Texas Governor Greg Abbott is none too pleased that Democrats have succeeded in temporarily blocking one of the most restricting voting bills in the country, dreamed up by members of the Texas GOP.
Republican lawmakers in the statehouse failed to get the bill, Senate Bill 7, to Abbott’s desk by midnight after Democrats staged a walkout Sunday night, making it so that the state legislature didn’t have enough members to hold a vote. The last-minute protest forced Republicans to miss their deadline, since the Texas legislative session ends on May 31.
“I declared Election Integrity and Bail Reform to be must-pass emergency items for this legislative session,” Abbott wrote in a statement released just before midnight on Sunday. “It is deeply disappointing and concerning for Texans hat neither will reach my desk.”
Yes, how deeply disappointing, to not be able to systematically strip Texans of their voting rights. Among many other restrictions, the wide-reaching legislation contained measures to eliminate drive-through voting and 24-hour polling centers; further limit absentee voting; and change the hours of Sunday voting, a move that targets Black churchgoers. In a closed-door session, Republicans also added language to the bill that would empower a judge to overturn an election if they believed that the number of fraudulent votes cast could alter the results; before, state law required proof that illegally cast votes had elected a wrongful victor.
The Sunday-night walkout was a last-ditch effort to delay the bill, which was widely expected to pass with little difficulty: Republicans in the House, where the bill was being debated, outnumber Democrats 83 to 67. Ahead of the walkout, Texas state Rep. Chris Turner reportedly texted his Democratic colleagues with instructions: “Members take your key and leave the chamber discretely. Do not go to the gallery. Leave the building.”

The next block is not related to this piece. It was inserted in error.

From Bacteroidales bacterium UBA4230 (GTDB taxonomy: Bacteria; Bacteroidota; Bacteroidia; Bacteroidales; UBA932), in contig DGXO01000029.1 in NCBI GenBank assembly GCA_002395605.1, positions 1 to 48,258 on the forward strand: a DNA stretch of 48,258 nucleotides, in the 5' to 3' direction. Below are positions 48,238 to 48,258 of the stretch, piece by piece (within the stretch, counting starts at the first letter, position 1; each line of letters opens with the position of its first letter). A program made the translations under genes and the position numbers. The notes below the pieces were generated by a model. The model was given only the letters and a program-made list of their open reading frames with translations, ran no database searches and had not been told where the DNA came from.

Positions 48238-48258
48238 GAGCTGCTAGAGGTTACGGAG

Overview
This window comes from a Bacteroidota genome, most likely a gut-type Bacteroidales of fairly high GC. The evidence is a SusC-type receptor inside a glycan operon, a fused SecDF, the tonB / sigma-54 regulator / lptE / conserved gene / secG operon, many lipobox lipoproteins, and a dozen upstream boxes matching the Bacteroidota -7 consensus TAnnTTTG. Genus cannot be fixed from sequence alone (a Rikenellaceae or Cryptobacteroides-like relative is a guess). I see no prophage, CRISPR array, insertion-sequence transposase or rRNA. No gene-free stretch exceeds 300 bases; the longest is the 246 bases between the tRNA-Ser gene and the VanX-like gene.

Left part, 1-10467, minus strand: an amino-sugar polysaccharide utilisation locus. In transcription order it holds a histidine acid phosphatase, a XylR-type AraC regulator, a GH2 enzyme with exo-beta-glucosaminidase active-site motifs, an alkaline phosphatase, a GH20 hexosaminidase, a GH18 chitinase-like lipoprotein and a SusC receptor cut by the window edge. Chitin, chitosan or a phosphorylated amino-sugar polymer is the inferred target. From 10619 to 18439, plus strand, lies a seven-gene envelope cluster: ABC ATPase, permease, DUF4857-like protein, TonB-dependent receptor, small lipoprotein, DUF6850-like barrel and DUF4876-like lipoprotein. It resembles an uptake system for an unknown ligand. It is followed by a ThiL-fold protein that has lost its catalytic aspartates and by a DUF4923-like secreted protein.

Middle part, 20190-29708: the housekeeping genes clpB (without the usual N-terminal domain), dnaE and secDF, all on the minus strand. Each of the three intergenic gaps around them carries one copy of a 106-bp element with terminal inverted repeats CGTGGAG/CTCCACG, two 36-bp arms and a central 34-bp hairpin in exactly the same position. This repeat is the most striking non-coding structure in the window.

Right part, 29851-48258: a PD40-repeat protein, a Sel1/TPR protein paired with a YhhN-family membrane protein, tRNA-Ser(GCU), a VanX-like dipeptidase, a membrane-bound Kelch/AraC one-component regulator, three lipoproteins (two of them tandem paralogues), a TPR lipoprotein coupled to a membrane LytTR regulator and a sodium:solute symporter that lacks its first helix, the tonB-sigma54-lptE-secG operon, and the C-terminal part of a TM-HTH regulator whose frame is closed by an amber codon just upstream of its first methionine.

“It became obvious Republicans were going to cut off debate to ram through their vote suppression legislation,” Turner later told the Texas Tribune. “At that point we had no choice but to take extraordinary measure to protect our constituents and their right to vote.”
Despite their efforts, the bill is still likely to pass. Abbott said he would add the voting bill to the special session agenda; according to the New York Times that session could begin as early as Tuesday.
SB 7 is also just one of dozens of anti-voting rights proposals across the country. Conservative lawmakers in 28 states have advanced more than 100 pieces of anti-voting rights legislation since the November presidential election. Many of the bills use different versions of the same measures to suppress people’s vote, in addition to ones entirely specific to their states. In March, Georgia Governor Brian Kemp signed a law limiting the secretary of state’s power in elections after the state’s current one spoke refused to cede to Republican pressure to tip the Georgia vote count toward Trump in 2020.
Republican lawmakers won’t stop until they’re certain no more fair elections happen on their watch.